Throughout this blog series, we will break down iVision’s prescriptive cloud security approach by covering each area individually: infrastructure, network, applications and data. In this blog, we’ll be sharing tips for securing your cloud applications, with a focus on secure coding practices for app development.
As organizations either migrate their applications to the public cloud or develop greenfield in the public cloud, they experience the benefit of faster feature function build and release. Though this allows organizations to respond to user feedback and market opportunities faster, it also increases the risk of vulnerabilities and unwanted exposure being introduced to their technical estate. Knowing that a perimeter defense alone is not enough to combat this risk, companies are adopting a defense in depth strategy that brings a greater focus on security at the application layer. Application security starts at no place other than the beginning, with the code. Unfortunately, it is not as simple as just introducing additional vulnerability scans of the source code through off the shelf tools. Proper development practices are the genesis to securing an application.
To promote secure and modern development practices, iVision recommends organizations adopt The Twelve-Factor App. The Twelve-Factor App is a well-accepted methodology for application development that corresponds with writing secure code. This methodology relies on 12 principles (or “factors”) to guide developers in achieving optimally developed applications. While using these 12 factors, iVision recommends the accompanying security practices (listed below) be applied.
- Enforce frequent reviews of the codebase
- Use a least privilege approach when granting access to source code repositories
- Ensure no secrets are permitted in the codebase
- Track open source and third-party dependencies by employing Source Composition Analysis (SCA)
- Leverage industry benchmarks (such as CIS Benchmarks) to harden the environment
- Ensure environment configs are secured and use a least privilege approach when granting access
4. Backing Services
- Secure all connections with backing services
- Use a least privilege approach when authenticating with backing services
5. Build, Release, Run
- Track all builds against security policies, stopping all builds that fail one or more of the policies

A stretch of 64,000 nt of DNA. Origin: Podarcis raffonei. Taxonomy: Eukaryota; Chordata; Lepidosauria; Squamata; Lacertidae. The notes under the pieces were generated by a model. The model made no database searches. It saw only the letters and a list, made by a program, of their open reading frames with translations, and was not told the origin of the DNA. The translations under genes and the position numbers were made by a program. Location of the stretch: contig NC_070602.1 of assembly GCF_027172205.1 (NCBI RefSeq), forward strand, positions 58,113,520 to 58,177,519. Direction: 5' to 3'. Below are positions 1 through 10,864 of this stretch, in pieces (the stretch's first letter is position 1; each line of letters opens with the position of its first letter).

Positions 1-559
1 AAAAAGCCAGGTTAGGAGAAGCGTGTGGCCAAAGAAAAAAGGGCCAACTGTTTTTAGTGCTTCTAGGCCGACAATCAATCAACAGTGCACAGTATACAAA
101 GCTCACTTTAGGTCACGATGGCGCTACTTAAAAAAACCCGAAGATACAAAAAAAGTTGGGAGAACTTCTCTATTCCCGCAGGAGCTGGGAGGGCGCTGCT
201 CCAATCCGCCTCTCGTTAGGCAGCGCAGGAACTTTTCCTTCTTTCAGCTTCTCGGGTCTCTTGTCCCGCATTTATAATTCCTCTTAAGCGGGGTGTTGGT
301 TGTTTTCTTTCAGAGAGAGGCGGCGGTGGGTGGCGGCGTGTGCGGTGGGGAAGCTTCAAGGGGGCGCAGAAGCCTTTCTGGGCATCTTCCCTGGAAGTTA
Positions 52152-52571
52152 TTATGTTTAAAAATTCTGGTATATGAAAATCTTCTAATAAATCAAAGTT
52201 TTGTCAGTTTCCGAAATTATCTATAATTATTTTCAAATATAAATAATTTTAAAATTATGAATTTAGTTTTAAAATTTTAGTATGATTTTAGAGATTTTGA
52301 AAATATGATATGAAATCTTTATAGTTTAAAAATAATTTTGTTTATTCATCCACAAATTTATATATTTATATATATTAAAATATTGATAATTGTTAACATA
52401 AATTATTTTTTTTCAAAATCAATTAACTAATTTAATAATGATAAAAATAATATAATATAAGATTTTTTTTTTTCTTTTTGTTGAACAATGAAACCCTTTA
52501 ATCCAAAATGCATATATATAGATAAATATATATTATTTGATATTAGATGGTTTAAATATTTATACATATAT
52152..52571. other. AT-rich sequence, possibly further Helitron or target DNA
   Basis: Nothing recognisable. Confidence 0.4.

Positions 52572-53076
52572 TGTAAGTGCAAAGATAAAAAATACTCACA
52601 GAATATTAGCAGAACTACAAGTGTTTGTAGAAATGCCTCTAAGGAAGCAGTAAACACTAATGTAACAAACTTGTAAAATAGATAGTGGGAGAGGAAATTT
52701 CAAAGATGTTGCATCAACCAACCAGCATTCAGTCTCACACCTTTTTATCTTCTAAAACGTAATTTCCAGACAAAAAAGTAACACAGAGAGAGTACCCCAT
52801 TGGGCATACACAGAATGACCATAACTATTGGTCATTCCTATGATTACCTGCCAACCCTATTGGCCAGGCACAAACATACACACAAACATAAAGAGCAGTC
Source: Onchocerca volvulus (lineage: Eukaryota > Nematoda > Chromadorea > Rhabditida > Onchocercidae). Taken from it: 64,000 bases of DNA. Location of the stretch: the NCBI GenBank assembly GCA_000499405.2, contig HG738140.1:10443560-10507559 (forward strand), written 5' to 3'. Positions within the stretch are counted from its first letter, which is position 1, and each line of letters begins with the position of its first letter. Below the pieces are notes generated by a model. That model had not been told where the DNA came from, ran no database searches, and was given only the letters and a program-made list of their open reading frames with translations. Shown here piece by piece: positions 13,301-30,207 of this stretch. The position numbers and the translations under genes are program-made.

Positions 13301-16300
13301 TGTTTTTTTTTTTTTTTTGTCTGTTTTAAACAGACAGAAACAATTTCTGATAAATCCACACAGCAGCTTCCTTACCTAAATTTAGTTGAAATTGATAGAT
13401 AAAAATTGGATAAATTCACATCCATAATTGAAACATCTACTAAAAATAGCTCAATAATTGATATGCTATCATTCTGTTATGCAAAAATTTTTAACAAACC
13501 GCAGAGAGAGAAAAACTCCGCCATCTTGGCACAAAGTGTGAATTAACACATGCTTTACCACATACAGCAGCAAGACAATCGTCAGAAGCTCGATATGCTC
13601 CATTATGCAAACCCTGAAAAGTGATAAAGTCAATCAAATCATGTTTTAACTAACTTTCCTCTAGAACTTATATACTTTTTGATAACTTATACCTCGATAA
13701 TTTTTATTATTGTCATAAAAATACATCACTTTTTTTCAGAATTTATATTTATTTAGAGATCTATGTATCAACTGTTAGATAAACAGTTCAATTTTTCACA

- When decomposing large components, keep security in mind, as this can increase the attack surface
7. Port Binding
- Employ port forwarding
- Run applications in a least privilege approach by binding to unprivileged ports
- Be aware of APIs vulnerable to denial–of–service attacks that can lead to memory exhaustion
- Employ fast startups and graceful shutdowns to enable the use of life limits for applications, thus providing security via obviation through the regular termination and recreation of potential intrusion points (limiting the time intruders have to make the next hop)
10. Dev/Prod Parity
- Secure and operate each environment like it is production
- Employ security through obfuscation be separating secrets between environments
- Aggregate security logs in a distinct, dedicated and separate location
- Use a least privilege approach when granting access to security logs
- Ensure no sensitive data finds its way into logs using Data Loss Prevention
12. Admin Processes
- Assess the business value to security risk of introducing any one–off admin processes, and track all additions
Leveraging these security practices will allow you to confidently run your applications in the cloud with significantly less risk of cyber threats. In the next blog for this series, we will finish delving into the remaining focus areas of cloud application security. Learn more about iVision’s cloud security capabilities, and consider one of our Cloud Application Migration Workshops to assess your organization’s preparedness for a successful migration.